Thursday, February 24, 2011

The OXO Tower, London

The building was originally constructed as a power station for the Post Office, built towards the end of the 19th century. It was subsequently acquired by the Liebig Extract of Meat Company, manufacturers of Oxo beef stock cubes, for conversion into a cold store.
The building was largely rebuilt to an Art Deco design by company architect Albert Moore between 1928 and 1929. Much of the original power station was demolished, but the river facing facade was retained and extended. Liebig wanted to include a tower featuring illuminated signs advertising the name of their product. When permission for the advertisements was refused, the tower was built with four sets of three vertically-aligned windows, each of which "coincidentally" happened to be in the shapes of a circle, a cross and a circle.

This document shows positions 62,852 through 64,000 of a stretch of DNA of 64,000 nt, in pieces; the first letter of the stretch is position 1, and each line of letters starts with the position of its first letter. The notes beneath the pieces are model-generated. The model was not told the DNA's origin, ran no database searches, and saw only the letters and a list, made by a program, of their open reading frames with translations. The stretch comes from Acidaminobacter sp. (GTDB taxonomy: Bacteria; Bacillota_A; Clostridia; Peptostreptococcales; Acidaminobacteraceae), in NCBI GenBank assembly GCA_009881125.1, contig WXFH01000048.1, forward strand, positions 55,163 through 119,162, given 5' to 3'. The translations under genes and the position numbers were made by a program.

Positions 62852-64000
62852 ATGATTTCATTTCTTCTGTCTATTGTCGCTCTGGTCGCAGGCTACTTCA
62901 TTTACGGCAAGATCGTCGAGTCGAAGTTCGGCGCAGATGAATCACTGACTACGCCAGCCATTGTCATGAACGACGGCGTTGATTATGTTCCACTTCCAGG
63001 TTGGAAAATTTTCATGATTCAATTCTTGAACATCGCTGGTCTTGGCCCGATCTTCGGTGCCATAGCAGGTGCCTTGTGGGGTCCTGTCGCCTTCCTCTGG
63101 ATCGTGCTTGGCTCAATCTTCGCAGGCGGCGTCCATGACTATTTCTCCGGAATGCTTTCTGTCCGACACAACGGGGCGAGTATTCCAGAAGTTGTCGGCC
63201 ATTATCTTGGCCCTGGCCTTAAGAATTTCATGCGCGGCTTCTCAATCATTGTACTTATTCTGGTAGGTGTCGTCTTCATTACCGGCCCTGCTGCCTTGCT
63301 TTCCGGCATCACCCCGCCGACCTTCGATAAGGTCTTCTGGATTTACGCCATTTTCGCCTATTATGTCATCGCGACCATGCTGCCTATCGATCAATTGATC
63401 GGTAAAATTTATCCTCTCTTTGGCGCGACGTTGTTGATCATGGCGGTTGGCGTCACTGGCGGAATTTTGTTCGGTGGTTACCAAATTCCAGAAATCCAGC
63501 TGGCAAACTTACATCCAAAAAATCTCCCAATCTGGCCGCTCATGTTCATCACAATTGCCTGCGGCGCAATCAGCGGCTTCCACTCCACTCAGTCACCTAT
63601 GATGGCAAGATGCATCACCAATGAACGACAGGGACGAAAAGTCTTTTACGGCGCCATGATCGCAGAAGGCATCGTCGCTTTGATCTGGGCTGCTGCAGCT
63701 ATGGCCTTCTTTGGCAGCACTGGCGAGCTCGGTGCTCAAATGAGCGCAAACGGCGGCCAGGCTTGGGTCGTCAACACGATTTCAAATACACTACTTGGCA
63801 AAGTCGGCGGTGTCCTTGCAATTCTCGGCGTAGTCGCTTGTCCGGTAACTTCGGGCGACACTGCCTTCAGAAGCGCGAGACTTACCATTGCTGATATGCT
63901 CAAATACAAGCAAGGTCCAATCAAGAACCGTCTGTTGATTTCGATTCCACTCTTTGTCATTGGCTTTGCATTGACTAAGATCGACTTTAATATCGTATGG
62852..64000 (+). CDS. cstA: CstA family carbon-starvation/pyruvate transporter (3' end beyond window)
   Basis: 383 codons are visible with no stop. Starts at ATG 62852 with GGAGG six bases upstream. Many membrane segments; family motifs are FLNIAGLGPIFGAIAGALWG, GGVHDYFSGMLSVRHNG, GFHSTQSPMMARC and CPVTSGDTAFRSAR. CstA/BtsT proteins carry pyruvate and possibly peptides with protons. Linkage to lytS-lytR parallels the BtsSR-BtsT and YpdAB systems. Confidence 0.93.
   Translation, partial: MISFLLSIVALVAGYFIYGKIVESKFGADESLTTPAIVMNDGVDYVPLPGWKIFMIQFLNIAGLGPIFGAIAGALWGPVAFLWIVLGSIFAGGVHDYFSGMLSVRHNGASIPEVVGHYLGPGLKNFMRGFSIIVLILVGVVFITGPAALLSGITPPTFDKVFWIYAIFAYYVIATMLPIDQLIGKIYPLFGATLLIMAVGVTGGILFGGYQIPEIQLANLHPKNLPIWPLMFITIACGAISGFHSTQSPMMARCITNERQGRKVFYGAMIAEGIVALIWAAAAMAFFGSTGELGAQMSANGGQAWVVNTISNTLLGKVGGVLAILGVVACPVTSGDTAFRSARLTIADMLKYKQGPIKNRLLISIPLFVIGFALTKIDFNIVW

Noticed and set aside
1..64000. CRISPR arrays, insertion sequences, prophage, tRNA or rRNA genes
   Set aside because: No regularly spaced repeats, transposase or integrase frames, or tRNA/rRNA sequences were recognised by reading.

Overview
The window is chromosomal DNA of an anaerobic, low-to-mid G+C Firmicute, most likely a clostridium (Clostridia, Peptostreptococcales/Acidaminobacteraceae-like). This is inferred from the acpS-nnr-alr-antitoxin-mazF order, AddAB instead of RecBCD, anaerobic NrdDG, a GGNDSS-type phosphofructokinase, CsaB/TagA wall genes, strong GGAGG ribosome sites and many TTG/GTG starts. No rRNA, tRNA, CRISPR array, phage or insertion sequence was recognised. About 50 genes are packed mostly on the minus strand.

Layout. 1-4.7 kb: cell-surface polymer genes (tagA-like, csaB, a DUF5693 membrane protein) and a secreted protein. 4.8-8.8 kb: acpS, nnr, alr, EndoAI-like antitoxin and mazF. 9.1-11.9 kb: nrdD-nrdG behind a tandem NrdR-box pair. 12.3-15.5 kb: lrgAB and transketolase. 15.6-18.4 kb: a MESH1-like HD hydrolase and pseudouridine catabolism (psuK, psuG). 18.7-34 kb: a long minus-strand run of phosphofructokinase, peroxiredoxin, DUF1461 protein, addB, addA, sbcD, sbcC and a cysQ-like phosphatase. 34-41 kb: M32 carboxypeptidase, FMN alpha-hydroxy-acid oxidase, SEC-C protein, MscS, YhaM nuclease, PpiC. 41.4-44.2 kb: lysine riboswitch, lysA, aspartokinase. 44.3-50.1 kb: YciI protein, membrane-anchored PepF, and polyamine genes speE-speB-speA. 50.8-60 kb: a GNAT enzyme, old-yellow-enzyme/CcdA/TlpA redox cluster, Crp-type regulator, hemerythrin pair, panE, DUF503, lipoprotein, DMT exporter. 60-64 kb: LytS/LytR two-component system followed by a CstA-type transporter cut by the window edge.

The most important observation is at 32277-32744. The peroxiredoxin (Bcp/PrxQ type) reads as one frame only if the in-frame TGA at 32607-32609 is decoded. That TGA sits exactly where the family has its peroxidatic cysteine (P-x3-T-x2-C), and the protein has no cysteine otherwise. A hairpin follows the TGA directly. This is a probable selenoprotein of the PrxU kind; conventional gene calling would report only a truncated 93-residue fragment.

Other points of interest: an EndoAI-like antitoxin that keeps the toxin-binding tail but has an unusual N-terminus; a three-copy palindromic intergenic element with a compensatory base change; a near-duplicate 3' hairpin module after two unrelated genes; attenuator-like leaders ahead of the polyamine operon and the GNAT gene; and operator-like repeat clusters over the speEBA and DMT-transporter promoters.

Photograph by curry15 @ Flickr


Bruce Partington-Plans said...

I worked near the OXO Tower between 2001 and 2006. A great building, useful landmark and sits nicely in the area, which has come on in leaps and bounds in the last couple of decades.

Good post; some things in there I didn't know about it!

Lord K said...

My pleasure, Bruce.